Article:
What is the imparity principle?
The imparity principle is one of the fundamental principles in double-entry bookkeeping . It stipulates that merchants must exercise the necessary caution when assessing all business transactions and therefore have to record losses as soon as they can be assumed.
The principles of proper bookkeeping regulate the recording of business transactions and the evaluation of all accounting positions. Anchored in the Commercial Code (HGB), the imparity principle stipulates that losses of a company are to be recorded in the accounts if there is a mere assumption that they could occur. This early identification of financial risks is intended to make business decisions easier for both owners and investors.
The principles of proper accounting
You will not find this basic set of rules formulated in writing anywhere, not a few of them have grown historically. However, the Commercial Code has taken up many principles of proper bookkeeping and incorporated them into corresponding paragraphs. A distinction is made between:
- Correctness and freedom of choice
- Clarity and clarity
- Individual evaluation of the positions
- Completeness of the records
- Increase in value and justification of value on the closing date
- period-based posting
- Business continuity
- Posting on the key date
- Principle of factual and temporal delimitation
- Realization principle
- Imparity principle
The principles of proper bookkeeping in the digital age (GoBD) have been redefined in recent years . They complement the regulations that are already in force with regard to the use of modern media – intelligent accounting software, electronic communication and secure data storage.
Above: the principle of caution
The careful evaluation of all balance sheet items prevents companies from paying off rich. This principle of caution is anchored in Section 252, Paragraph 1, No. 4 of the Commercial Code.
Realization and imparity principle
In § 252 No. 1 Paragraph 4 HGB, both principles of proper accounting are taken into account:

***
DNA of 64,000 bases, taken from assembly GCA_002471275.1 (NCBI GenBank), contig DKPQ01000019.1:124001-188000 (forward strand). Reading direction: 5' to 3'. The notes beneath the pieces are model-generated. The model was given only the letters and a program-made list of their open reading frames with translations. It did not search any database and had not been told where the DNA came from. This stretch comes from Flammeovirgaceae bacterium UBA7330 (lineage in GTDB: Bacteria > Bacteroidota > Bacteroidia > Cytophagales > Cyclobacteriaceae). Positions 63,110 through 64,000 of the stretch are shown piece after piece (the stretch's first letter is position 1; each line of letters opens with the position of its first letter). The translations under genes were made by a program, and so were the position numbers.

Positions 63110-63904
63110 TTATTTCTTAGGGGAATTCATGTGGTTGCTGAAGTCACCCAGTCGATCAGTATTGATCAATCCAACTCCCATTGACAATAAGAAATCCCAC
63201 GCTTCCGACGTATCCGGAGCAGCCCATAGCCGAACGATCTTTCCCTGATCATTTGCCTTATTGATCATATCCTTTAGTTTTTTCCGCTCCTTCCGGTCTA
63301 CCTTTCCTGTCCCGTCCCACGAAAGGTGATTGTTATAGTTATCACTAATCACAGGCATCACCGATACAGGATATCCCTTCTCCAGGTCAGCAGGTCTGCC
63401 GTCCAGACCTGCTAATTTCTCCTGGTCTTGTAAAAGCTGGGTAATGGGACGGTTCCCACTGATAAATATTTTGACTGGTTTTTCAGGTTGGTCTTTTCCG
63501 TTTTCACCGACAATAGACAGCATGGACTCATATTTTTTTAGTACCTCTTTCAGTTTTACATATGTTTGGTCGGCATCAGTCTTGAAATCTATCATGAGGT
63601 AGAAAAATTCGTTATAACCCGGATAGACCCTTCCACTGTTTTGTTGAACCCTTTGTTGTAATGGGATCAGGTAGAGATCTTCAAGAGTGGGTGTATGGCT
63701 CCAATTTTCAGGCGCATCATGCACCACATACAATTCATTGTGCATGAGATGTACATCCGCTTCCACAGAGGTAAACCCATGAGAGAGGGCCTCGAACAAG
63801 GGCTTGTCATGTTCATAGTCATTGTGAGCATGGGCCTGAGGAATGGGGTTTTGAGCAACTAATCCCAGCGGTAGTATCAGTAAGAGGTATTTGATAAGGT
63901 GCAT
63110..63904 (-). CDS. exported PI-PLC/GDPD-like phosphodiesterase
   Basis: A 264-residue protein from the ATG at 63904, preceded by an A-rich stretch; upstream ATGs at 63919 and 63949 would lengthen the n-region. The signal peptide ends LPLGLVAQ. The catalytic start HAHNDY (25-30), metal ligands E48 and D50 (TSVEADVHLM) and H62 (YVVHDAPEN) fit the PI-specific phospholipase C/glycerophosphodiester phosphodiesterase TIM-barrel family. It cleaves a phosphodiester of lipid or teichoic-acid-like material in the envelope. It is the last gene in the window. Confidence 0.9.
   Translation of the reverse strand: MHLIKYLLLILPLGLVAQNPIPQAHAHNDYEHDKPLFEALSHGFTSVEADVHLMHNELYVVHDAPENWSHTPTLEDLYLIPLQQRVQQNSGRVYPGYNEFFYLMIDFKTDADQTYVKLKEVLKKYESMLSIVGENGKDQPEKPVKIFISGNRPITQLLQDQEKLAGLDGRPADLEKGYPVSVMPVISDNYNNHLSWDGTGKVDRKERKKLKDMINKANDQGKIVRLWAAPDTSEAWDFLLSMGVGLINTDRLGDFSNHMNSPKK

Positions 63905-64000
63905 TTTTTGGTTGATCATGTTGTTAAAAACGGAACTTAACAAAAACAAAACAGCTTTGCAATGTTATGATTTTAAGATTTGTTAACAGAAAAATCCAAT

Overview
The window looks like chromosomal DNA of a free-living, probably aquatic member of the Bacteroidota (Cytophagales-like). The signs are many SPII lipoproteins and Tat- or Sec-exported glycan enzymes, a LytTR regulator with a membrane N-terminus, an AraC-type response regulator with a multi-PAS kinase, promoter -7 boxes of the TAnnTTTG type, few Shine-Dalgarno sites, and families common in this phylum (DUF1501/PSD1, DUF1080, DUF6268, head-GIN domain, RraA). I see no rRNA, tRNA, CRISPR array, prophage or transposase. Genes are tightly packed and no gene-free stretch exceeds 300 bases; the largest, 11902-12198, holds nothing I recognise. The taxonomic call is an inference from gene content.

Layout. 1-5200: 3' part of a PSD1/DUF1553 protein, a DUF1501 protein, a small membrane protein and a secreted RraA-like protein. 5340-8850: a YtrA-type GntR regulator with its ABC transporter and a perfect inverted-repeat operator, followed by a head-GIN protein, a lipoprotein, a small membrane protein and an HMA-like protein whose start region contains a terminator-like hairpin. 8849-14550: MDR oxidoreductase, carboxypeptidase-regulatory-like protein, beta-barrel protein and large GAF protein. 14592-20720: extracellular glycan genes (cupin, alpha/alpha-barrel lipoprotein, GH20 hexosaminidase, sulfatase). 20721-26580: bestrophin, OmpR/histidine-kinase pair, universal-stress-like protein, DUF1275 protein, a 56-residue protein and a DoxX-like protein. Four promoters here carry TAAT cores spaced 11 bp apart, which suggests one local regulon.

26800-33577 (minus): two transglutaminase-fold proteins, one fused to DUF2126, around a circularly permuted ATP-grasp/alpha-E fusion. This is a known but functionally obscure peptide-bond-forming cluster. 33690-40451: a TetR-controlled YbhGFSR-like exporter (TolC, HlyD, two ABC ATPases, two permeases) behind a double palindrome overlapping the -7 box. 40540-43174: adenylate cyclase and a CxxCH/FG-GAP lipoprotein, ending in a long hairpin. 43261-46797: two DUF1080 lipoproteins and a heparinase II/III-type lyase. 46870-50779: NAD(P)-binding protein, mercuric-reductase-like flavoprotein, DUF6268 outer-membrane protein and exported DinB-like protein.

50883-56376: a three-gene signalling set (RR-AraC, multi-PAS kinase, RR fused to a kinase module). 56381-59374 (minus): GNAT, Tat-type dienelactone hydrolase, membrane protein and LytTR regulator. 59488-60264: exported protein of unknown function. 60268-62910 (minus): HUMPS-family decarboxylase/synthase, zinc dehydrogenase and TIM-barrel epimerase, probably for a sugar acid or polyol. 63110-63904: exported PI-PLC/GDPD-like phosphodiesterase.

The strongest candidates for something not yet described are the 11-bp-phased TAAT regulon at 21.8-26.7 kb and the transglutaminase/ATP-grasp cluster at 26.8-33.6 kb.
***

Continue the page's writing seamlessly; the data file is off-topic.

- The realization principle : The company’s profits may only be taken into account in the annual financial statements if they have actually been realized on the balance sheet date.
- the imparity principle : all losses and foreseeable risks that have arisen up to the closing date for the financial statements must be taken into account. This also applies if they only became known between the balance sheet date and the date on which the balance sheet was drawn up.
Further regulations in which the imparity principle can be found
You can also find the principles mentioned in other provisions of the Commercial Code:
Acquisition cost principle (Section 253 (1) HGB)
When an asset is received, the acquisition and production costs of the items at most can be posted. In addition, the costs are to be reduced by the annual depreciation on the balance sheet date .
Lower value principle (Section 253 Paragraphs 3 and 4 HGB)
Individually, the balance sheet date all acquired assets of the plant – and working capital to evaluate. If this results in a permanent decrease in the value of property, plant and equipment, it must be written down to the lower value. This also applies to receivables – you have to write off customer receivables that can no longer be collected and correct doubtful receivables.